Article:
15 of 19 people found the following review helpful
the fog on the Tyne is all mine all mine,
This review is from: Five Bridges [with 5 bonus tracks] (Audio CD)
I finally got this album following a bout of nostalgia for my native land and in particular for an area of the country where I frequented my youth.
Thirty seven or so years later, the album does not generate as much enthusiasm as it did in my younger days. While the expanded edition is a most welcome addition to the growing repetoire of the available music of the Nice, it really has not stood the test of time too well.
All the trademarks of the band are there in their glorious splendour while Keith Emerson towers as a colossus virtuoso against the others in the band who are no novices in the rock game themselves. However there is a gnawing sense of doubt against the project of group and orchestra in the Fairfield Hall. The music of the time stands as empty as a Tyneside shipyard today despite all of Emerson's skills as a musician. I find that the commissioned work is not a real reflection of the city either then or now. The city which has undergone a major renovation and has been transformed into a city of culture from a city of deindustrialisation and now presents a bold new face to the future.
In retrospect it seems to me that this is a vainglorious attempt at a novel approach for the arts in bringing a progressive rock band together with an orchestra via the mechanism of Emerson who clearly is a talented and gifted musician but who lacks the rquisite skills of composition to do a significant portrayal of the city of Newcastle.
Having said all of that the musicianship of this album is no doubt exceptional and certainly portrays the power and intensity of the Nice and the orchestra. It is a real pity that a DVD does not exist which would transform the aural experience to the multi-media event that a Nice performance was. One can almost see the daggers fly into the Hammond organ as one writes.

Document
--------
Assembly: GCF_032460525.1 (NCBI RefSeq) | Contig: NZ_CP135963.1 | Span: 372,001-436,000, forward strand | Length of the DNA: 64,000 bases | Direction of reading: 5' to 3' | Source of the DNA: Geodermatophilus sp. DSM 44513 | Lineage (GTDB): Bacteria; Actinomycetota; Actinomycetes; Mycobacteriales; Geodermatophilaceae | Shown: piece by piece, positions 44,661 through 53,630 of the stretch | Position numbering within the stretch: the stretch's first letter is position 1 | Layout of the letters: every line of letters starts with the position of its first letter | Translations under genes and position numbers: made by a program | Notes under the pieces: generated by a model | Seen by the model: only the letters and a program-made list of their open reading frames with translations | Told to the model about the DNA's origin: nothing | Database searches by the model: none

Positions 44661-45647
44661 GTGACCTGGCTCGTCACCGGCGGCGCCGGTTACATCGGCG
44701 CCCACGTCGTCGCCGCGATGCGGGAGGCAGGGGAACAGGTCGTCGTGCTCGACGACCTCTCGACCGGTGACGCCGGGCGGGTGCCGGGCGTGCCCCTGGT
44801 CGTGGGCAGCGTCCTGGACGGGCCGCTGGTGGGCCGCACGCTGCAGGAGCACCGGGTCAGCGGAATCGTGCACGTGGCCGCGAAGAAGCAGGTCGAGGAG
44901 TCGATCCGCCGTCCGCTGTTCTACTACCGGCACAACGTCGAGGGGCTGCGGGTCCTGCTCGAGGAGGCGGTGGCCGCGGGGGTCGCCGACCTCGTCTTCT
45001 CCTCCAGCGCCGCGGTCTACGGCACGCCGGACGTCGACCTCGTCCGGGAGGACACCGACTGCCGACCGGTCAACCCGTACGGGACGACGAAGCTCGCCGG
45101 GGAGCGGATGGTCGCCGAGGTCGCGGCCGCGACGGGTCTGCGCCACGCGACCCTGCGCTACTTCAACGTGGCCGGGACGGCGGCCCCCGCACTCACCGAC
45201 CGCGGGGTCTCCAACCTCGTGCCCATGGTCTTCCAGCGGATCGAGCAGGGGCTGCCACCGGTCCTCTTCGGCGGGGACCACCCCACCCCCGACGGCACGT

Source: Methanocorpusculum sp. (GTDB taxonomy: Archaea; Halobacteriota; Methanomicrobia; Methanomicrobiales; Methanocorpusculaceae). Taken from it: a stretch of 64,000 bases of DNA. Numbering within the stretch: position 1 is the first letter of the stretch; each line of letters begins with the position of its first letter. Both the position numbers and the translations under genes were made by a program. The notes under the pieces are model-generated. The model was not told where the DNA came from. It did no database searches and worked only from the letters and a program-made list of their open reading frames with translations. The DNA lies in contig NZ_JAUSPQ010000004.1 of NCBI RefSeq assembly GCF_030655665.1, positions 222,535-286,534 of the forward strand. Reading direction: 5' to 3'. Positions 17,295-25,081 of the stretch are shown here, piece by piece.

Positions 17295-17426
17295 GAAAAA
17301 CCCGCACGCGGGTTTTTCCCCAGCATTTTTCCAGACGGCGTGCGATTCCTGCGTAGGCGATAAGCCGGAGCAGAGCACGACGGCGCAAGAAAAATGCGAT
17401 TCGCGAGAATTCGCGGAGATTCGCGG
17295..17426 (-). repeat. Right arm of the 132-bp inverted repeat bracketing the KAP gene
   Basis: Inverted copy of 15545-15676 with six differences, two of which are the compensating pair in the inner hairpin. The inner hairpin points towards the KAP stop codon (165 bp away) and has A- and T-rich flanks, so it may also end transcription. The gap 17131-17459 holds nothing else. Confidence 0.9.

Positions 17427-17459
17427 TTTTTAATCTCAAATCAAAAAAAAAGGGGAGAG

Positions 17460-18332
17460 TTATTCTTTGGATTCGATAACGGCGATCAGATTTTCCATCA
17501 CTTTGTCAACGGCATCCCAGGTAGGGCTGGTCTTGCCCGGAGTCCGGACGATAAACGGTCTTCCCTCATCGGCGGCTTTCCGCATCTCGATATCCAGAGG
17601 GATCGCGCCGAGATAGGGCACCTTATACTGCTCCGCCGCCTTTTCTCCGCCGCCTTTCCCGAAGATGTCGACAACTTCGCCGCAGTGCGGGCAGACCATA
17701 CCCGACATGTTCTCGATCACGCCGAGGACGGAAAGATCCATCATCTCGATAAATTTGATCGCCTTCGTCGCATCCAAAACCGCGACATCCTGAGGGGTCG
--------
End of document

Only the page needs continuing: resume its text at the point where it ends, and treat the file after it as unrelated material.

As another reviewer commented the additional tracks are a real treat. As I drove through a northern city in New Jersey the other day with America blasting out into the 86 degree sunny atmosphere, a driver called out to me at a traffic light that he had never heard such a rendition with so much life and gusto. As the lights changed I explained that this was music by a sixties English band called the Nice whom he had never heard of.
A very satisfying acclamation from a musical innocent. A good album no doubt, a grand project no doubt, the best album by the band? No I must say I prefer the three disc compilation with the live version of Rondo at Newcastle City Hall, but the Nice are always better live than in the studio which cannot be said to have captured their true essence.
Sort: Oldest first | Newest first
Showing 1-2 of 2 posts in this discussion
Initial post: 2 Mar 2011 21:46:01 GMT
P. Kennedy says:
Very accurate viewpoint of my beloved Newcastle.
I was at the City Hall (as a schoolkid) the night ELP recorded Pictures at an Exhibition, and eagerly bought this just a wee while prior with my pocket money !
The first albums NOT chart music I ever bought was Nice live at the Filmore, and Led Zep II
Loved both bands ever since -along with Family, Genesis, Gentle Giant, Van Der Graaf, Barclay James Harvest, Yes, etc - as so many Nice fans did.
Emerson was back near his old haunt at the Tyne Theatre last year. Missed him then through work. Apparently it was like going back in time !
In reply to an earlier post on 3 Mar 2011 14:12:27 GMT
Thank you for your memories. I was never fortunate enough to see the Nice personally but they certainly made some memorable music. The North East, especially Sunderland and Newcastle, was a great place for music in those days.
‹ Previous 1 Next ›